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Driving and waterfalls in the mountains


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If you've followed my articles for very long, you know that I like mountains and waterfalls. And best of all, I like hiking to waterfalls.

The picture above is Crabtree Falls in NC. There is also a Crabtree Falls in VA. There is boondock camping next to where the hiking trail starts and you can get Class-A motorhomes there if you take the Blueridge Parkway.

It's a one-mile hike to get to the falls and a two-mile hike to get back. My thoughts were, "How can that be?" The one-mile trail to get to the falls goes down a very steep path and is almost too steep to hike back up. It's easier to take the two-mile loop back to the starting point than to try to hike back up the steep trail. That's what I did.

The website says that it's a strenuous hike, but I guess that depends on how fast you want to hike. The last time I hiked to the falls I had four cousins with me. They were, 4, 6, 8, and 10 years old. I did have to carry the four-year-old part of the time, but she made it.

Here's a link to a website that tells a lot more about the falls:

https://www.hikewnc.info/besthikes/blue-ridge-parkway-section-3/crabtree-falls

The picture at the top of the page is from the website below:

https://www.romanticasheville.com/crabtree_falls.htm

When I was there recently and I shot some pictures, but the leaves had not started to turn when I was there. This picture fits the season better.

Enjoying mountains and waterfalls means that I have to drive on a lot of crooked mountain roads

I have spent this week outside of Nashville, TN and to get from the NC mountains to the Nashville area means that I had to drive over the Smoky Mountains. It seems like I'm driving over the mountains since I'm going from one side of the mountains to the other side, but actually, Asheville is about 2,000 feet higher in elevation than Nashville, and the French Broad River flows from Asheville to Knoxville. In other words, you can wind your way from one side of the mountains to the other side without going over the mountains.

The campground where I have stayed for a lot of the summer is about three miles down a narrow, crooked, dead-end road. I drive it at least every other week with my motorhome just because I think it's better for the motorhome to be driven every couple of weeks even if I come back to the same camping spot.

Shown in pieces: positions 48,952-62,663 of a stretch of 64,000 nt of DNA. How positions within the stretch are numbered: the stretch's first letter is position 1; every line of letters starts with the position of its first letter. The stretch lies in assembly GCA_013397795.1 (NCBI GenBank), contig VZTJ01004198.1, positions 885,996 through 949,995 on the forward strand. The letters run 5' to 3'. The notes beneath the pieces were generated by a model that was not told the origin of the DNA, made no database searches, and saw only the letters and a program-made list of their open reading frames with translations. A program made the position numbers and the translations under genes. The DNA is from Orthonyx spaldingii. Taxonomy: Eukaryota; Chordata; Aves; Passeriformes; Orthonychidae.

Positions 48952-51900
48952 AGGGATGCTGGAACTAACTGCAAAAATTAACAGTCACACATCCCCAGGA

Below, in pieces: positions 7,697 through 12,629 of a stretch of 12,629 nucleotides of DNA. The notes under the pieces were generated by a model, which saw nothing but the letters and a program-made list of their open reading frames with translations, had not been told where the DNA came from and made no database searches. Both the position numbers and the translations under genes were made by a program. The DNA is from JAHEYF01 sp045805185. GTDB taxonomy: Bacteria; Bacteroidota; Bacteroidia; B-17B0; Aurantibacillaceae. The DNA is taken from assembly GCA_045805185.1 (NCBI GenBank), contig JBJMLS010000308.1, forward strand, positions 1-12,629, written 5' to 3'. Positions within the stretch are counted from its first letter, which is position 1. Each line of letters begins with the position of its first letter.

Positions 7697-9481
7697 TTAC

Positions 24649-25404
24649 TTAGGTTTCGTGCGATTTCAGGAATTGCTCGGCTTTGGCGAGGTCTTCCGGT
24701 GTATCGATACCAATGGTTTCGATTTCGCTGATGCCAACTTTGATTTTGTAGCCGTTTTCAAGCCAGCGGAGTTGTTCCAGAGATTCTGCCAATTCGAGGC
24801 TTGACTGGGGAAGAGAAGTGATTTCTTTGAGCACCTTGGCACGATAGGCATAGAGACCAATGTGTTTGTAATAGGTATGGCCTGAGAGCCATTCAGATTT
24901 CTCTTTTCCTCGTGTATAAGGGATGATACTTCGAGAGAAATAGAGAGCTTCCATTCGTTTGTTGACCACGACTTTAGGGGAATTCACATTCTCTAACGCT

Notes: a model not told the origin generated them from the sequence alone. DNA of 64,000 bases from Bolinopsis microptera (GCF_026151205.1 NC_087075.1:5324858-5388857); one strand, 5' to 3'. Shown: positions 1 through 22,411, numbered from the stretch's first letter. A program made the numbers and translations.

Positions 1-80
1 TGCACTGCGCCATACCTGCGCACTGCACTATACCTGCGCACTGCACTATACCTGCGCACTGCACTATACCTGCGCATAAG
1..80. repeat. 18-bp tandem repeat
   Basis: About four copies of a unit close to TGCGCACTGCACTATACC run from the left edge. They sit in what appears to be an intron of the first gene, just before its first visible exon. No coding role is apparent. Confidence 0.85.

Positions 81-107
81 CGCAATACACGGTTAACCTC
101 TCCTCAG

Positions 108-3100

I've done this so much that I don't even think about it. My son came to visit recently and he said, how did you get your motorhome back here? I don't see how you can drive it on that narrow, crooked road.

I think it's all mental. The road is the same width as other roads. There is no shoulder and that makes it seem extra narrow, but if you keep it between the lines, there's no problem. Well actually, there is. You have to watch for overhanging tree limbs. There are a couple of places where I have to go over on the wrong side of the road to dodge low-hanging tree limbs.

There's one place where there is a six-mile 6% grade not far from the campsite, and it's crooked too. Going up it, I just shift down and go slow. There's no need to rev the engine up and stress it. I'm not in that big of a hurry. Going down I shift into 2nd gear and I can go all the way down without touching the brakes.

After a summer of driving in the mountains, it's going to be a big change in a couple of weeks when I get to Florida and roads are flat and straight. There is one place near where I camp in Florida where the road has a little hump in it that goes up 15 feet. And since you can't see over the hump, there is a yellow caution sign warning you to go slow.

Bottom line: I rambled a lot, but don't let driving on narrow, crooked mountain roads keep you from experiencing some of the most wonderful parts of RVing. Do just a little bit of mountain driving and it will soon seem natural.


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